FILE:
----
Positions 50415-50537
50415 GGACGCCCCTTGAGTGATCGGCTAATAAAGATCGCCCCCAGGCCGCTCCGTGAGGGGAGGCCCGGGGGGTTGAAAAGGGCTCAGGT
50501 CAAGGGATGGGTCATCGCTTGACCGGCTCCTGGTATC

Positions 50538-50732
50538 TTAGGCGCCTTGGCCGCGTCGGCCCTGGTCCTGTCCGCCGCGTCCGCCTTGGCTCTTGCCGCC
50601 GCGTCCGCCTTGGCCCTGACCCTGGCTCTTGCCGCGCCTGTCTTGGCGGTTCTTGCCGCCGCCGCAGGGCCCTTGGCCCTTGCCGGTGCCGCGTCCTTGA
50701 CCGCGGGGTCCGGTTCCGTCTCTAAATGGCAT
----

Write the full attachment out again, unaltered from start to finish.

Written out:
Positions 50415-50537
50415 GGACGCCCCTTGAGTGATCGGCTAATAAAGATCGCCCCCAGGCCGCTCCGTGAGGGGAGGCCCGGGGGGTTGAAAAGGGCTCAGGT
50501 CAAGGGATGGGTCATCGCTTGACCGGCTCCTGGTATC

Positions 50538-50732
50538 TTAGGCGCCTTGGCCGCGTCGGCCCTGGTCCTGTCCGCCGCGTCCGCCTTGGCTCTTGCCGCC
50601 GCGTCCGCCTTGGCCCTGACCCTGGCTCTTGCCGCGCCTGTCTTGGCGGTTCTTGCCGCCGCCGCAGGGCCCTTGGCCCTTGCCGGTGCCGCGTCCTTGA
50701 CCGCGGGGTCCGGTTCCGTCTCTAAATGGCAT